It almost came as a shock to see Maria Sharapova have to fight to win a match on grass. It was even more surprising to hear her admit it.
The Wimbledon champion dropped a set for only the second time in two years at the DFS Classic before defeating Samantha Stosur of Australia 6-3, 3-6, 6-1 in an intriguing match here on centre court yesterday.
Sharapova, the 18-year-old Russian, will play Eleni Daniilidou of Greece in the quarter-finals today. If Daniilidou comes close to fulfilling her own potential (which, these days, is open to debate), Sharapova will face another fight.
It is easy to know when Sharapova is facing pressure. The left fist becomes perpetually clenched, the eyes become narrow, and the demeanour becomes rigid. If she was not so good at tennis, she could easily become a prodigious actress.
?I knew it would be difficult because I have played her [Stosur] before,? Sharapova said. ?She served and volleyed a lot more and made a lot more first serves than she did before. She did not make a lot of errors at the net so she was always putting pressure on my return.
?I had to fight for it. She pushed me hard. But it is good to have matches like these because they are the kind of challenges that I relish. It is what champions are all about.
?You might not be playing your best tennis, or maybe your opponent is playing great tennis, and it comes down to the wire. You have to figure out a way to win and you do win.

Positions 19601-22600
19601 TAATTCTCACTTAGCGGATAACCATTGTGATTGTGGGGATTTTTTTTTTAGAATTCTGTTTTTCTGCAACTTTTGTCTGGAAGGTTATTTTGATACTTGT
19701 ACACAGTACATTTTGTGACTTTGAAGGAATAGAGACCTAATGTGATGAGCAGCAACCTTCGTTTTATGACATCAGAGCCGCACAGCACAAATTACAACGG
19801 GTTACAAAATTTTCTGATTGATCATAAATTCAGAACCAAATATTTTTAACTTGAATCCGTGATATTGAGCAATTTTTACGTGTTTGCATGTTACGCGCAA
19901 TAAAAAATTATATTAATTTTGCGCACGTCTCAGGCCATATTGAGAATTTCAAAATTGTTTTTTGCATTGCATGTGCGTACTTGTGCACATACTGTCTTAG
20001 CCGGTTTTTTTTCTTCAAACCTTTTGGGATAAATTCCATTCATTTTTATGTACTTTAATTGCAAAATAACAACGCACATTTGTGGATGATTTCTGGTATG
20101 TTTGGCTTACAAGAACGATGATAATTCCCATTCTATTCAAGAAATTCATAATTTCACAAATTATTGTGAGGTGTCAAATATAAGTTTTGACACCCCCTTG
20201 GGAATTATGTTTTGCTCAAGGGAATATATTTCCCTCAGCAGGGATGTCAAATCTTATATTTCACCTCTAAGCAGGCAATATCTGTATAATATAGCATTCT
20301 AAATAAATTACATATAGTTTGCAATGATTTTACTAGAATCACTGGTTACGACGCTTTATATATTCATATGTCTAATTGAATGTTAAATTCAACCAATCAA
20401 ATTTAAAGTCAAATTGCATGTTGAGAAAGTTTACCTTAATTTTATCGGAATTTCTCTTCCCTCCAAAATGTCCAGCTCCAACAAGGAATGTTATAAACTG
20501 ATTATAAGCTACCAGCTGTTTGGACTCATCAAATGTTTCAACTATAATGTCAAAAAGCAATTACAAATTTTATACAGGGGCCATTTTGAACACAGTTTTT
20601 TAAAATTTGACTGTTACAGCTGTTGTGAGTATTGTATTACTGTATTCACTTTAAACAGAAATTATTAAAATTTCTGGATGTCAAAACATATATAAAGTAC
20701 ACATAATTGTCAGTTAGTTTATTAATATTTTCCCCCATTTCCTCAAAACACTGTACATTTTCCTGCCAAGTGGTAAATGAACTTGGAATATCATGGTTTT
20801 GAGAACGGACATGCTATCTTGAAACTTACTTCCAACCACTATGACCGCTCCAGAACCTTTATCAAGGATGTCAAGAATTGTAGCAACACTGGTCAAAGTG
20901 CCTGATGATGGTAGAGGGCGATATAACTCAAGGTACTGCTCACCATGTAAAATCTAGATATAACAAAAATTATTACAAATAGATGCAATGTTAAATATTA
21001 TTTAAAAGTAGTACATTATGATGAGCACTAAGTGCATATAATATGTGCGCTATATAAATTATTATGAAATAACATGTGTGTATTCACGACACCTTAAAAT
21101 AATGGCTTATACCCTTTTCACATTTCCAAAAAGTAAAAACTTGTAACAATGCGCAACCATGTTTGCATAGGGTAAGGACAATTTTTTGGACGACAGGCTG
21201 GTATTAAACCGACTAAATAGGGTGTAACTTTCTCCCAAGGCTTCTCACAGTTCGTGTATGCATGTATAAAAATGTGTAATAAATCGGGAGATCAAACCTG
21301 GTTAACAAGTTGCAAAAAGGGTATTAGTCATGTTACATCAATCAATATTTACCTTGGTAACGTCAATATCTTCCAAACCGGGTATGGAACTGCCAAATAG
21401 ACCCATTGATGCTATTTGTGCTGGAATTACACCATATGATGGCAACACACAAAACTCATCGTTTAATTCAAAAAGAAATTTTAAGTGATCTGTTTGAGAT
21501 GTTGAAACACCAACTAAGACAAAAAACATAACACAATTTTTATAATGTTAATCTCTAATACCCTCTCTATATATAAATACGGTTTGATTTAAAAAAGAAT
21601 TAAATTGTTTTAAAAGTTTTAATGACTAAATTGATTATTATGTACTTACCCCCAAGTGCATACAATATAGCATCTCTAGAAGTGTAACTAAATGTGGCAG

?That comes with experience, obviously, but it is important to learn from your match and take those lessons into the next match.?
The problem for Stosur was the awe that exists around Sharapova. It is almost like a protective coat. Even when the Australian was dominating, and providing fine examples of grasscourt tennis, Sharapova seemed unlikely to lose.
Even when it was easy to lose concentration ? the match was held up for five minutes for a waitress to receive treatment court-side before being taken to hospital after falling through a gap in the hospitality stand ? Sharapova retained her composure.
It might have been different had Stosur been more confident. She has the serve and the range of shots to trouble any player on grass, but seeing out points posed something of a problem. On another day, she might have won.
?I knew I had to be aggressive and dictate to her and, for the most part, I was able to do that,? Stosur said. ?It was definitely the right way to play.
The match was won and lost in the fourth game of the final set. Stosur made a hash of a volley at the net and crumbled.
It did not seem to matter that Sharapova?s serve was letting her down. That, at least, was the verdict of her father, Yuri Sharapov , who could not conceal himself if he tried. He was strident throughout and was seen afterwards talking to his daughter about her serve.
?I think I am serving well,? Sharapova said. ?I was only broken once.?
Daniilidou, a semi-finalist two years ago when she was in the world?s top 20, booked her place in the quarterfinals with a 6-3, 6-3 victory over eighth seed Ai Sugiyama of Japan.
Sharapova should win today. Daniilidou has a beautiful grass-court game and her backhand is a joy to behold. But her decline from No 14 in the world to No 88 in two years has been emphatic. In the same period. Sharapova has gone in the other direction and is now world No 2.
Retaining the DFS Classic crown will not improve that ranking but it will improve her chances of retaining her Wimbledon title.